David Quinn, the new coach of the New York Rangers, and Henrik Lundqvist, the player who could impact his team the most, met for more than three hours at the goalie's home in Gothenburg, Sweden earlier this summer.
Quinn left with two impressions of Lundqvist.
"I get that [Lundqvist] is as competitive and in as good as shape as he's ever been, and I think he wants to be part of the next run we have in New York," Quinn said. "We had good conversations. We talked about a lot of different things. Listen, we're not unlike any other team, your goalie is so important in success, in all of our successes, and we're fortunate to have one of the best in the business."
A year ago Quinn, 52, never would have imagined he'd be sitting in Lundqvist's summer home talking about the Rangers, about the process of trying to turn a team that could have four or five rookies in the lineup into a Stanley Cup contender.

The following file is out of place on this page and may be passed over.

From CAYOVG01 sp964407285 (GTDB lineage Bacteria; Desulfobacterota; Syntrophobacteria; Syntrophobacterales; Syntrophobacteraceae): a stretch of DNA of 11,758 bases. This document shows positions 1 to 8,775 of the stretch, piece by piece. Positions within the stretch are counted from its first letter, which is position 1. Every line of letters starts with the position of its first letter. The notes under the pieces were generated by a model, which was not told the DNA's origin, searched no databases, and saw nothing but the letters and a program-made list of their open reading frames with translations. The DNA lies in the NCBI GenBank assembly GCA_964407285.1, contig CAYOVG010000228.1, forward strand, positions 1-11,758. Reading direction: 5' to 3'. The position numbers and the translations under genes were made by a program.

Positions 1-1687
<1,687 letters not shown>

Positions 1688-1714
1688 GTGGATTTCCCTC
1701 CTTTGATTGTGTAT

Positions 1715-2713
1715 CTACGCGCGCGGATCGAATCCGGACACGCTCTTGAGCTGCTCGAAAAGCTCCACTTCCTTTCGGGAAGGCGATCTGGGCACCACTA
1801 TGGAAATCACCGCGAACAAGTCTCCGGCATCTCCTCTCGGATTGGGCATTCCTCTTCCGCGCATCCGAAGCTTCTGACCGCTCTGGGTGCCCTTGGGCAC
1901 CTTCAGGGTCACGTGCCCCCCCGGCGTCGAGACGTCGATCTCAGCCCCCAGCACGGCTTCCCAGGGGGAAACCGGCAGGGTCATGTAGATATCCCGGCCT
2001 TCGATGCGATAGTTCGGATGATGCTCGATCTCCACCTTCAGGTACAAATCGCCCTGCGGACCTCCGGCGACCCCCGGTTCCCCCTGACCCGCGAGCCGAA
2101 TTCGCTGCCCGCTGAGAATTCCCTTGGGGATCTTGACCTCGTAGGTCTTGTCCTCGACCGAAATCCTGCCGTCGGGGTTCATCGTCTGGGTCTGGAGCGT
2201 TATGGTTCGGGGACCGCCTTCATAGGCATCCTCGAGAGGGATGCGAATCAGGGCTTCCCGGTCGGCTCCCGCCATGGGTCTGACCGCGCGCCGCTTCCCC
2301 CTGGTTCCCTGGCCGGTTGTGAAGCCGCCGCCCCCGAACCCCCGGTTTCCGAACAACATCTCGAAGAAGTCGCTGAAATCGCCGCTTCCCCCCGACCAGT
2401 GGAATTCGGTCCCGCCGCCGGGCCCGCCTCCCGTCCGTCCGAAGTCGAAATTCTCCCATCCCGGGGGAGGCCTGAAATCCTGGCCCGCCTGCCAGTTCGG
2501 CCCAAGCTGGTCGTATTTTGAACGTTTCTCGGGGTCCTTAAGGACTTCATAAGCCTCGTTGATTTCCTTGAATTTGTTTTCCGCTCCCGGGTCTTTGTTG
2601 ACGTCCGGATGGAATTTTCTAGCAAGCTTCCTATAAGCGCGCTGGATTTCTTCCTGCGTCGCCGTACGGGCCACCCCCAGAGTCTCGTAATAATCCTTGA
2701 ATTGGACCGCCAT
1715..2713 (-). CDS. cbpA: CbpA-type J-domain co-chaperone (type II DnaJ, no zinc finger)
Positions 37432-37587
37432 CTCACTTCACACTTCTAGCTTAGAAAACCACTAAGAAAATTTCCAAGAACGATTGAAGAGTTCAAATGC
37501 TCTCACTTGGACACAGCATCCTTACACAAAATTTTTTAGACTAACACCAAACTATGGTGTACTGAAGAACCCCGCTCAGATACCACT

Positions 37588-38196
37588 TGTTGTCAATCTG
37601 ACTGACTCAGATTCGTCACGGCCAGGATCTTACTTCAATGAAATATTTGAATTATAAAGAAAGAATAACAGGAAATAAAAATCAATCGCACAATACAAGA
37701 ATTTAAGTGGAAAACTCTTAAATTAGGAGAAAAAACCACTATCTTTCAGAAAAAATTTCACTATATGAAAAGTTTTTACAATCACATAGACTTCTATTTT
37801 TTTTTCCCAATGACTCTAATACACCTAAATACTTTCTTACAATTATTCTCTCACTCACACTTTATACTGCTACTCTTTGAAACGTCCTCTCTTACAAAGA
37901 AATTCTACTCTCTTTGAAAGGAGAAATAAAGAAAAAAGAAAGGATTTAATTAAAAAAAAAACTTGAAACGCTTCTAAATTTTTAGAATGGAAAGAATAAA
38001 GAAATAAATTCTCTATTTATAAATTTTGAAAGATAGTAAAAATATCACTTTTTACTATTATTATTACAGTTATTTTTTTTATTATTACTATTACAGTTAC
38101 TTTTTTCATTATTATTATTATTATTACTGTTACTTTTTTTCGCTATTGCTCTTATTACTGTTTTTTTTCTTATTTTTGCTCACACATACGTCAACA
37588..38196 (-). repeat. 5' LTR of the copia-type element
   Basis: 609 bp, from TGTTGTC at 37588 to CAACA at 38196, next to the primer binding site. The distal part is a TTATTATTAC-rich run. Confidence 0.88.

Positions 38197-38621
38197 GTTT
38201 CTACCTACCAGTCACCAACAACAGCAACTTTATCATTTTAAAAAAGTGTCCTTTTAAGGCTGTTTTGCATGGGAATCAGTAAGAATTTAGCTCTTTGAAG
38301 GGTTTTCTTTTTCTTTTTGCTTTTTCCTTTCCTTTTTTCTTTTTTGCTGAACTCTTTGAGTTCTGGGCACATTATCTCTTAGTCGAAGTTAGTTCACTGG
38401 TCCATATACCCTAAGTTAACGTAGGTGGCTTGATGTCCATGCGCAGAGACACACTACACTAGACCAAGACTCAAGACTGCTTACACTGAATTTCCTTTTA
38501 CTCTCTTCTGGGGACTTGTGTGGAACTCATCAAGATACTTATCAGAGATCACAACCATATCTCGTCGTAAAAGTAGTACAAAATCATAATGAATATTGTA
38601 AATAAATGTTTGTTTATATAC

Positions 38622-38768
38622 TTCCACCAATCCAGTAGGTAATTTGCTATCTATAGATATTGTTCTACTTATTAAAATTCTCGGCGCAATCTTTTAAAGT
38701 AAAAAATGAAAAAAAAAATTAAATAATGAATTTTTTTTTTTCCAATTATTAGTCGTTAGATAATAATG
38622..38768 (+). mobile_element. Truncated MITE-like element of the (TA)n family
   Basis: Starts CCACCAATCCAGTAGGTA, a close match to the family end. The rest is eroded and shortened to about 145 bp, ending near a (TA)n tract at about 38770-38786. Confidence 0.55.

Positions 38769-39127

Quinn never thought he'd leave his job as coach at Boston University because he never figured he'd find a better opportunity elsewhere.
But the Rangers, who fired coach Alain Vigneault on April 7 after missing the playoffs for the first time since 2010, called Quinn and he couldn't pass up the chance.
He discussed the move to the NHL, what he's learned about his team so far and the possible next captain of the Rangers with NHL.com.
On transitioning from coaching in college to coaching in the NHL: "I think sometimes what can get lost in our game is simplicity. You know, there's a couple nets, there's some lines and some circles out there. Not a lot changes. Obviously, you're dealing with a different level of people and to me that's something that you've got to be cognizant of when you do get to this level. But you've got to be demanding, you've got to be fair and there's got to be clarity in what you're trying to achieve day in and day out. That's certainly our goal."